Just a touch ironic that British singer Jessie J paraded around the Olympic stadium at last night's closing ceremony belting out: "It's not about the money, money, money."
Because really when it comes down to it, winning an Olympic medal is, most of the time, all about the money.
Britain is of course a prime example – their £264-million investment into Team GB bought them 29 gold medals at these Games and third spot in the world on the medal table. Not bad for a nation who just 16 years ago returned from Atlanta with a solitary gold medal.
Team South Africa may not have quite as many millions at their disposal, but exactly how the cash they do have is spent in the next four years will be critical in terms of what to expect back from Rio in 2016.
The good news for now of course, is that with three golds, two silvers and a bronze in the bag, Olympic sport is once again something to cheer about in South Africa. And the embarrassment of that solitary medal-winning performance in Beijing can finally be forgotten.
While there will be much celebration when Team SA lands in the country on Tuesday morning, president of the South African Sports Confederation and Olympic Committee (Sascoc) Gideon Sam, who predicted a medal haul of 12, has mixed feelings about the team's performance at these Games.
Despite his team returning from London with their largest medal haul since readmission, Sam said he was feeling: "50-50. If you think about it – if it was in business, your investors would have said 'You know you've achieved 50% of what you promised so our investment is not safe in your hands.' But truly speaking the one thing we really have achieved is to do away with the Beijing thoughts. And as far as that is concerned we have done very well."
While some scoffed at his pre-Olympic target, Sam is sticking to his guns. "I don't think 12 was too ambitious because if you look at the medals we left on the park, we could have gone very close to 12," he said, pointing to Sunette Viljoen just missing out on a javelin medal by a matter of centimetres, and the likes of Beijing hero Khotso Mokoena losing out in the long jump, LJ van Zyl in the 400m hurdles, Burry Stander in mountain biking and a few others in the pool.
"I like to be a big dreamer. I don't like to think small. If we in our country think small, we're not going to get there. We have to raise the bar all the time. Because I believe we've got the potential. We mustn't shy away from it," he added.
Sam doesn't only dream though, he already has a plan in place for the next four years
"It's all written down. Done and dusted. We know exactly what we need to do," he said.
"We need to focus now. We have the money but we need to use it better."
Sam outlined a plan, which will see two tiers of sports forming the focus of the 2016 campaign. The first tier includes sports such as swimming, athletics, rowing, cycling and canoeing, while the second tier includes the contact sports.
"I've had discussions with the SANDF (South African National Defence Force). We're going to take wrestling, judo, weightlifting, boxing and taekwondo so we're looking into the details now of how we recruit and let them work from the army," said Sam, who pointed out that the different sports federations do not always use their funding in the most efficient way.
"I'm a little bit worried about just spending money on everybody – we need to be focused … I've told them to stop this thing of taking 20 swimmers to international competitions. You're not going to have 20 swimmers at the Olympics. If you'd taken that money and given it to seven of them, those seven would have delivered those four or five medals that you need and that's what we need to get across to the federations.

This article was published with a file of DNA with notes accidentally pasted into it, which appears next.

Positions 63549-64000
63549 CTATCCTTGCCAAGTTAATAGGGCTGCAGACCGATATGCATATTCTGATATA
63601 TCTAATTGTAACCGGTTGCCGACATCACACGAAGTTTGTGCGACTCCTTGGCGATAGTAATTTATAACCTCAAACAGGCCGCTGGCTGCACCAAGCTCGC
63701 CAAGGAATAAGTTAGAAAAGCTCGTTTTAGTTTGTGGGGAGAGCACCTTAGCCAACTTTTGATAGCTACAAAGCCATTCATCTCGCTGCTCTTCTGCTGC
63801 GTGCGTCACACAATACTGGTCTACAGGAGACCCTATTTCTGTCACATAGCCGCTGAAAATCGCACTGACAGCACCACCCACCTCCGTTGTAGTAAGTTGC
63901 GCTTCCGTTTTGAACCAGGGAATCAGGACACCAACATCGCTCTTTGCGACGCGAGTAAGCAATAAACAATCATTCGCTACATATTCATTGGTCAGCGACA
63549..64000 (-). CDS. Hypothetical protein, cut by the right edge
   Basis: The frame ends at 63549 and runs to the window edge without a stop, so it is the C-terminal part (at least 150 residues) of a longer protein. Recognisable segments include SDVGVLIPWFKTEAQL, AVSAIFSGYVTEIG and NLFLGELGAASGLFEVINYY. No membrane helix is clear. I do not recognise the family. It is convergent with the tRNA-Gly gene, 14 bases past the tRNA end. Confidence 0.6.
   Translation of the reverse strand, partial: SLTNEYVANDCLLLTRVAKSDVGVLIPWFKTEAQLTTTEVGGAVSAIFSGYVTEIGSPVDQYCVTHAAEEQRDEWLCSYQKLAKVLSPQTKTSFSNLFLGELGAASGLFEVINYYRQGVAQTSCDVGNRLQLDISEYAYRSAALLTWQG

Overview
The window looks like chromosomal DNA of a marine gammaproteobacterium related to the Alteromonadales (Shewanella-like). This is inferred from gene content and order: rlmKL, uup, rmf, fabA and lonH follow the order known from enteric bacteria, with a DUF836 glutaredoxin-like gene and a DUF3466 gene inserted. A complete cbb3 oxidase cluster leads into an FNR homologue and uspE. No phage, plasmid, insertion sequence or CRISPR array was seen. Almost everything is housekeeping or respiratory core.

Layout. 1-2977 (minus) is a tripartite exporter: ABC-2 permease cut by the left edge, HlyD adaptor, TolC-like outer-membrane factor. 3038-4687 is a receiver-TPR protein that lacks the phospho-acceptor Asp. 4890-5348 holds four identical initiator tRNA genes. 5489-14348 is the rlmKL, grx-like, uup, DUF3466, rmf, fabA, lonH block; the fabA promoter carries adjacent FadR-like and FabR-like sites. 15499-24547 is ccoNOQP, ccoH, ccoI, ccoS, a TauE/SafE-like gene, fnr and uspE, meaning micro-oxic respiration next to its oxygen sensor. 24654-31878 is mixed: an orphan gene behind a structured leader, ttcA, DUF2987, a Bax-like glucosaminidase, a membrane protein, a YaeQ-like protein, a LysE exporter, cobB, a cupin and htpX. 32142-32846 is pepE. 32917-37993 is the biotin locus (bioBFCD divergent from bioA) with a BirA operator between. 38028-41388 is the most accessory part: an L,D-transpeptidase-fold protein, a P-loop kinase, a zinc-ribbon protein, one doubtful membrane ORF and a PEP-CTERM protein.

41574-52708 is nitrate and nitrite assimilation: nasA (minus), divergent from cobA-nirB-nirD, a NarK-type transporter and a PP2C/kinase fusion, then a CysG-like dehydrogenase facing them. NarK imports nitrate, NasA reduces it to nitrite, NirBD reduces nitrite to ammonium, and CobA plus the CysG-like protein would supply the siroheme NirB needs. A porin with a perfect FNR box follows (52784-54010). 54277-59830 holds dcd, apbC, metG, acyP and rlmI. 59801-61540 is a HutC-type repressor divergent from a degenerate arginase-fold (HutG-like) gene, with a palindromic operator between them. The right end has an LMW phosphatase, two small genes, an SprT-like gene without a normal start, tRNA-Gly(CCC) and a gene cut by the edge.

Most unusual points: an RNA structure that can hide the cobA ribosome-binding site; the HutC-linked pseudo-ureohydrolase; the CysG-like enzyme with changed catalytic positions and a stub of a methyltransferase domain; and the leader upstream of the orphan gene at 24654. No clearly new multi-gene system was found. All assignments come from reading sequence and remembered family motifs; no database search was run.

"But it's not a case of dictating to the federations, but rather sitting down and working with them to take this thing forward."
Sam said he has already had discussions with rowing coach Roger Barrow, after the men's lightweight four success in London, about setting up a national rowing base in Tzaneen. And he has chatted to the president of the International Hockey Federation, who suggested hosting more international tournaments at under-21 level to raise the standard of the sport in South Africa.
"The plans are all there and together with Minister [Fikile] Mbalula we will look at what kind of funding we will need to put behind this.
"But it must not kick in the last year before Rio, it needs to kick in now. In January we ought to know where we are going. I need to know who we have in the system and how we're going to look after them," he said.
"It's such a beauty to see that some of them that performed in London are still very young and will continue," he added pointing to Lehann Fourie, who reached the final of the 110m hurdles; and the impressively speedy Anaso Jobodwana, who gave Usain Bolt a run for his money in the semifinals before lining up against him once more in the 200m final.
Sam said that the Commonwealth Games in 2014 will provide a further opportunity for the federations to give athletes a chance to perform but then scale down their teams with an eye to Rio two years later.
"We've got a big testing opportunity that we can have in Glasgow in 2014. I would like to take quite a number of athletes to Glasgow. Everyone must know now that there is an opportunity to go to Glasgow and then afterwards the sifting will come for Rio," he said.
While year after year, many a South African sports official has floundered, Sam certainly seems to be a man with a plan, and he's determined to make it work. And thanks to the boost from Cameron, Chad, the rowing boys, Bridgitte and Caster, it can surely only get better from here.